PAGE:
It’s a combination that looks good on 99.9999% of men, because the proportions flatter the male body. And style is about proportion. There’s a reason the lounge suit has stuck for going on a hundred years, while every other “fashion” has died within a shorter period of time.

  • Ilya

    His style is definitely too flashy for most people.

  • MS

    Jesus goddamn it is refreshing to hear an intelligent person discuss clothing.

    “Should anyone doubt the value of knowing about sartorial correctness relative to holding fashion’s excesses at bay, a quick look at any Oscar Awards from the past thirty years will confirm just how far afield the uninitiated lad can be led. Armed with the new-age encyclical of “doing your own thing,” tradition-emancipated men wander about looking like victims of some failed fashion Ponzi scheme.”

    This sums up in totality almost perfectly how I feel about A LOT of the other profiles on this blog as of late.

  • Caboom

    I respect what this man has to say. Some may argue that his style is too-classic/old-school…I choose to appreciate the personality of his clothes!

    • ABC

      Who in the literal hell would argue that his style–full of every color imaginable and peak lapels–is too classic? He purposefully attempts to break a rule or two with every outfit, beginning with how damned long his trousers are.

      • Caboom

        haha gotta agree with you. Don’t even know what ‘too-classic’ means when I think about it. What I was trying to say is I’m not a big fan how his personal style, but I respect his wealth of experience in the industry.

      • gib9230 .

        Ahh, you like those high-water pants circa 1917 that might be in vogue for another few years before it’s dated, again, as it should be. Good for you…maybe.

  • Bren

    Because of Dressing the Man, I know what colors and contrast an outfit should have. He also goes over proportion in the book and as well as in some online videos. I would take his sartorial advice over anyone else.

  • Juan Zara

    After reading this, I feel obliged to say thank you to Dan, Alex, Wes and the rest of the AoS crew for the great amount of exceptional profiles as of late. Wanny Di Filippo, Leonard Logsdail, and now Alan Flusser. And those are just off the top of my head. Thank you guys for such incredible content.

    I knew this editorial was coming, and was eagerly waiting to read it as I knew it was going to be a memorable article, but, as usual when reading Alan Flusser’s words, I found myself smiling and grinning at just how true everything he said is.
    I never fully agree with anyone when it comes to pretty much everything, especially clothes. But I tend to wholeheartedly agree with pretty much everything this man has wrote on the subject, especially (and I know it’s been said millions of time but people still don’t quite prioritize this!) the bits about timelessness, proportions and complexion.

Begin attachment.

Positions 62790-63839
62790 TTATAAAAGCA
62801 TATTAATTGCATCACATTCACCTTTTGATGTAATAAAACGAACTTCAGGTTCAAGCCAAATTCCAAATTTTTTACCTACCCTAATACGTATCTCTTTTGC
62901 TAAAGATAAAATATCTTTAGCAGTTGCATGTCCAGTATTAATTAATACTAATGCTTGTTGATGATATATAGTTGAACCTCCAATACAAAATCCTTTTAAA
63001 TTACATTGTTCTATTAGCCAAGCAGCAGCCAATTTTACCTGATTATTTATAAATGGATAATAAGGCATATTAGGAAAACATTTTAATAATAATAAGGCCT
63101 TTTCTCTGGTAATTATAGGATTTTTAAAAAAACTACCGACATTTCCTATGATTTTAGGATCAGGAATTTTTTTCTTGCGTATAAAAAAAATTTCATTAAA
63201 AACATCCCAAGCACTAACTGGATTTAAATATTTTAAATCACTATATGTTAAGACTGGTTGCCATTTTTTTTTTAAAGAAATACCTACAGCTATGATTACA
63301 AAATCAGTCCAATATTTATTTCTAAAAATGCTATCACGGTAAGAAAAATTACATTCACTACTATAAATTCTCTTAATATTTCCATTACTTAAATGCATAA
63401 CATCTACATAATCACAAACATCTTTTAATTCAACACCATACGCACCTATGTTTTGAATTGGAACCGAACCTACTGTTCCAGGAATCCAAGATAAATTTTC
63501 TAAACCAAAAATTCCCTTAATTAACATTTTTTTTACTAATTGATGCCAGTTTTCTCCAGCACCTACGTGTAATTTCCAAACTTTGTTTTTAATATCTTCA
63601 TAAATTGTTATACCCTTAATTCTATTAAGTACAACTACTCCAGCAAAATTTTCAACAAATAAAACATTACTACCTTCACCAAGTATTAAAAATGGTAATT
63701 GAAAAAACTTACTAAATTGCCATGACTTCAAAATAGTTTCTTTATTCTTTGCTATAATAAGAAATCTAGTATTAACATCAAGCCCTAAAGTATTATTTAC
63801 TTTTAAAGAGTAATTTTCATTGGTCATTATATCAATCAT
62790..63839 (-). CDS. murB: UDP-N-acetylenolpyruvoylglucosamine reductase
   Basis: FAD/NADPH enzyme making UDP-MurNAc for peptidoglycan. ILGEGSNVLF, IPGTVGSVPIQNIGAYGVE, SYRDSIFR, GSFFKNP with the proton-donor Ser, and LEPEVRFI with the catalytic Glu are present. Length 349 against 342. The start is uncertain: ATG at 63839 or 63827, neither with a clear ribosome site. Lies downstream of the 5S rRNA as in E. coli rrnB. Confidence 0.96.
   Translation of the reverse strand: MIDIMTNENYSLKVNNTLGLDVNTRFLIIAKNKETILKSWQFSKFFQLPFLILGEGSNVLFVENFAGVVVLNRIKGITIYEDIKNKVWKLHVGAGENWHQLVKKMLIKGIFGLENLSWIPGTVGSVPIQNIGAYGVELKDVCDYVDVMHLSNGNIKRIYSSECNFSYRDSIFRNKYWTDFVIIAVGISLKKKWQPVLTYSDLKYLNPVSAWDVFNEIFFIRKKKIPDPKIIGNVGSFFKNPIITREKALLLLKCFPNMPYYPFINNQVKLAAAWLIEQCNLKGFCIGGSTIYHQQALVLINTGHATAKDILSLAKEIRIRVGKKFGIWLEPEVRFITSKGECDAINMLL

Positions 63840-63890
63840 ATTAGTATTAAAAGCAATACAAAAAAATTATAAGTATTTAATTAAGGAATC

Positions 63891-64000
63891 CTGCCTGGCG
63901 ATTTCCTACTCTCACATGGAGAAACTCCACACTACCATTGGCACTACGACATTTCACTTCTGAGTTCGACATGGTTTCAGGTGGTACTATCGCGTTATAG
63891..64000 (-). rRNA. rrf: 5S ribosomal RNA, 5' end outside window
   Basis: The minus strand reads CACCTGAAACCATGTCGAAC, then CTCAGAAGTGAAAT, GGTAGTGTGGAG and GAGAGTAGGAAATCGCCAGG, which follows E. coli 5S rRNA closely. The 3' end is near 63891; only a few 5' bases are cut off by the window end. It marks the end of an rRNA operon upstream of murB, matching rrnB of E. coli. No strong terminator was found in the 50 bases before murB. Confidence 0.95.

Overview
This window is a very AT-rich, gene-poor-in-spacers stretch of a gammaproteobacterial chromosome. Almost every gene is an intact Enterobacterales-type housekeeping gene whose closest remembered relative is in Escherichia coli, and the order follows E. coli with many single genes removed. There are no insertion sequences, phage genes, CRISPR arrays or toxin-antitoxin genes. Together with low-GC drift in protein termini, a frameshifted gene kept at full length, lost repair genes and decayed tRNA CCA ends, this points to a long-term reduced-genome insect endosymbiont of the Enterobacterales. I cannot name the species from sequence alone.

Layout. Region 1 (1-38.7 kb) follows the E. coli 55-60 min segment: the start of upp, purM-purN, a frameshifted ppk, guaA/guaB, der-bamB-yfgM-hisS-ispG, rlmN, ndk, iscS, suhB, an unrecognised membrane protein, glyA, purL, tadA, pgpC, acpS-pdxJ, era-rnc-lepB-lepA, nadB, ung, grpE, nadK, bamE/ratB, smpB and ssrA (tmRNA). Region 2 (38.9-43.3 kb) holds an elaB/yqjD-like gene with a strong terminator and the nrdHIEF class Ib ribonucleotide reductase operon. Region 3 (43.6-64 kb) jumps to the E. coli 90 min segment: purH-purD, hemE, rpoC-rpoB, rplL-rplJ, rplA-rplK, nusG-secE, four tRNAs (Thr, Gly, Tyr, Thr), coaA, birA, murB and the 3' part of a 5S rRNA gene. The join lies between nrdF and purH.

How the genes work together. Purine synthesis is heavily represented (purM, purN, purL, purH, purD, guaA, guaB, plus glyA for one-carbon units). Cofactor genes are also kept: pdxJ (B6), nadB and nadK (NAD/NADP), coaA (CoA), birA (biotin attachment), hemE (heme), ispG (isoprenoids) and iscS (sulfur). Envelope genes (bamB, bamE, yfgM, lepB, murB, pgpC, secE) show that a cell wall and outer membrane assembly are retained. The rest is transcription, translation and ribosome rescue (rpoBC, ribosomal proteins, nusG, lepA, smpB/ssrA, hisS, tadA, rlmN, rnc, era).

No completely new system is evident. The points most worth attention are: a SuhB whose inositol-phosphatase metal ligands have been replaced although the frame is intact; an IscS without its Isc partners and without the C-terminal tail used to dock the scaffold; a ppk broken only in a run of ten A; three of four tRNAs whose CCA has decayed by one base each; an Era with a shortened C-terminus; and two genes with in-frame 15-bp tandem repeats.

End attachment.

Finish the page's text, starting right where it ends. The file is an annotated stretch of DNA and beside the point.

You’d be amazed at how great of an impact dressing in a harmonious kind of way can have. As Mr. Flusser wrote on “Dressing the Man”, one’s attire should only escort the beholder’s attention to one’s face, in the smoothest way possible, and that would be impossible to pull off wearing clothes that don’t fit, flatter and compliment oneself in both shape and color.

    So many people forget all about this (and I’m talking about the so-called “savvy” guys here, not the clueless idiots from Hollywood) and think that because something works so great for someone, it will work just as well for them. This is bullshit, and 99% of the time what works for somebody won’t work for you. I like the 7-button waistcoats Dan wears, but I’m not 6’2″; I know it just won’t work for me and I’ve made my peace with it.

    Mr. Flusser is right: today’s interest in men’s fashion is unmatched, but the ignorance on the subject is also as high as it’s ever been. And, again, I’m speaking about the so-called savvy guys who drool over hand-cut frog-mouth lapels and “antiqued” patinas on shoes here, I’m not even considering “fashion experts” from Mr. Porter and the like. These are the guys that misinform men (including Hollywood men, who in turn misinform more men, on a wider scale), and that is why, as someone who works in retail, I can say the shopping experience is every bit as unsatisfying from the sales assistant’s point of view. It’s sad having to argue with rich, middle-aged men who think they are “in” and style-conscious because they read GQ, about whether dark chocolate shoes go with charcoal and navy blue suits.

    I know the bit about the vintage AA/Esquire magazines comes off as pretentious and snobbish, but I feel it’s hard to find a modern publication that highlights all of the above as well as they do. I have learned more about color combination, complexion and clothes in general from Laurence Fellows’s, Robert Goodman’s and Leslie Saalburg’s illustrations of exceptionally well-dressed men from the 30s than from anywhere else.